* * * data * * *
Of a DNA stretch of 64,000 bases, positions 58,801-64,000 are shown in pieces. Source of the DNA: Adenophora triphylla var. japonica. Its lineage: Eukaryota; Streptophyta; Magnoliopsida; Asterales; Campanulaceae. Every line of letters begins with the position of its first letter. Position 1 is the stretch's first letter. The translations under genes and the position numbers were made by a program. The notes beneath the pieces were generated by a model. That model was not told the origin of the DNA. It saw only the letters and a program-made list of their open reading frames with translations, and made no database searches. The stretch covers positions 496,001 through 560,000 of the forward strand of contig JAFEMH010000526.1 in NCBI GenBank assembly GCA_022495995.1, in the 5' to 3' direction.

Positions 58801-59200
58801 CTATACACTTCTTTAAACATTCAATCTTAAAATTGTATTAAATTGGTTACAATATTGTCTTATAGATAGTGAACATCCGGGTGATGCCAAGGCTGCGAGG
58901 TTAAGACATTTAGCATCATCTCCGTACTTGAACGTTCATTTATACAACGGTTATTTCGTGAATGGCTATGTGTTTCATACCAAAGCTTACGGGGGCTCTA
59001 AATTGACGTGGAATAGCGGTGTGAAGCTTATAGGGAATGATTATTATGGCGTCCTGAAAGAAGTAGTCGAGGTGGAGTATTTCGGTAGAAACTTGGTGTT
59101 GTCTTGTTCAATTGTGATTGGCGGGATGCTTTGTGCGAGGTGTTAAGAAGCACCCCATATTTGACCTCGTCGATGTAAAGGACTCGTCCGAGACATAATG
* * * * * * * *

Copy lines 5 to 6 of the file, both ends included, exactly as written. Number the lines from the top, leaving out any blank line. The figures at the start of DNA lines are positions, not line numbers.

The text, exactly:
59001 AATTGACGTGGAATAGCGGTGTGAAGCTTATAGGGAATGATTATTATGGCGTCCTGAAAGAAGTAGTCGAGGTGGAGTATTTCGGTAGAAACTTGGTGTT
59101 GTCTTGTTCAATTGTGATTGGCGGGATGCTTTGTGCGAGGTGTTAAGAAGCACCCCATATTTGACCTCGTCGATGTAAAGGACTCGTCCGAGACATAATG